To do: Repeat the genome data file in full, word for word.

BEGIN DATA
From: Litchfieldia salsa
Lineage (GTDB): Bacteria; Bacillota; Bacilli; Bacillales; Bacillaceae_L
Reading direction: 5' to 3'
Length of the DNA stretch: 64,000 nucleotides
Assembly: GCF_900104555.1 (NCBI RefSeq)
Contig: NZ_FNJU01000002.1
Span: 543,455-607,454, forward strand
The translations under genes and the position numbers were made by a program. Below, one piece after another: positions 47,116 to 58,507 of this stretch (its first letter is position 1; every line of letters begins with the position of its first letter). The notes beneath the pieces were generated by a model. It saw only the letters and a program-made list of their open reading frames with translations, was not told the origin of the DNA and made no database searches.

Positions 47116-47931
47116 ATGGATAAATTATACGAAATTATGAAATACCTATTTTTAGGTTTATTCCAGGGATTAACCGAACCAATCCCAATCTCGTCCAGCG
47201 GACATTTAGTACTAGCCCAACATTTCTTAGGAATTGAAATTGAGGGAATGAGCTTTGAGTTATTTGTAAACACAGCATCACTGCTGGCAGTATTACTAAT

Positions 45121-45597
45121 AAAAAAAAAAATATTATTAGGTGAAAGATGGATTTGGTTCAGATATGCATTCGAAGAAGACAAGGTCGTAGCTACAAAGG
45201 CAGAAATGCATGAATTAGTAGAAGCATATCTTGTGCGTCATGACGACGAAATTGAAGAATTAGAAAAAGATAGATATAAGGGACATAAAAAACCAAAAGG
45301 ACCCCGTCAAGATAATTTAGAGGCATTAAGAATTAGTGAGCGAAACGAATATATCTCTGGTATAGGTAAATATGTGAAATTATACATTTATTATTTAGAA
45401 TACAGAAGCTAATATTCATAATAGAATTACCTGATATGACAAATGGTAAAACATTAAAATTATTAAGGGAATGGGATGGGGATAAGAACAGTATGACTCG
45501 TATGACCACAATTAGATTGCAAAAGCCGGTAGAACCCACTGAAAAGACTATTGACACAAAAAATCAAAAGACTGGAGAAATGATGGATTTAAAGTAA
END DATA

From: Litchfieldia salsa
Lineage (GTDB): Bacteria; Bacillota; Bacilli; Bacillales; Bacillaceae_L
Reading direction: 5' to 3'
Length of the DNA stretch: 64,000 nucleotides
Assembly: GCF_900104555.1 (NCBI RefSeq)
Contig: NZ_FNJU01000002.1
Span: 543,455-607,454, forward strand
The translations under genes and the position numbers were made by a program. Below, one piece after another: positions 47,116 to 58,507 of this stretch (its first letter is position 1; every line of letters begins with the position of its first letter). The notes beneath the pieces were generated by a model. It saw only the letters and a program-made list of their open reading frames with translations, was not told the origin of the DNA and made no database searches.

Positions 47116-47931
47116 ATGGATAAATTATACGAAATTATGAAATACCTATTTTTAGGTTTATTCCAGGGATTAACCGAACCAATCCCAATCTCGTCCAGCG
47201 GACATTTAGTACTAGCCCAACATTTCTTAGGAATTGAAATTGAGGGAATGAGCTTTGAGTTATTTGTAAACACAGCATCACTGCTGGCAGTATTACTAAT

Positions 45121-45597
45121 AAAAAAAAAAATATTATTAGGTGAAAGATGGATTTGGTTCAGATATGCATTCGAAGAAGACAAGGTCGTAGCTACAAAGG
45201 CAGAAATGCATGAATTAGTAGAAGCATATCTTGTGCGTCATGACGACGAAATTGAAGAATTAGAAAAAGATAGATATAAGGGACATAAAAAACCAAAAGG
45301 ACCCCGTCAAGATAATTTAGAGGCATTAAGAATTAGTGAGCGAAACGAATATATCTCTGGTATAGGTAAATATGTGAAATTATACATTTATTATTTAGAA
45401 TACAGAAGCTAATATTCATAATAGAATTACCTGATATGACAAATGGTAAAACATTAAAATTATTAAGGGAATGGGATGGGGATAAGAACAGTATGACTCG
45501 TATGACCACAATTAGATTGCAAAAGCCGGTAGAACCCACTGAAAAGACTATTGACACAAAAAATCAAAAGACTGGAGAAATGATGGATTTAAAGTAA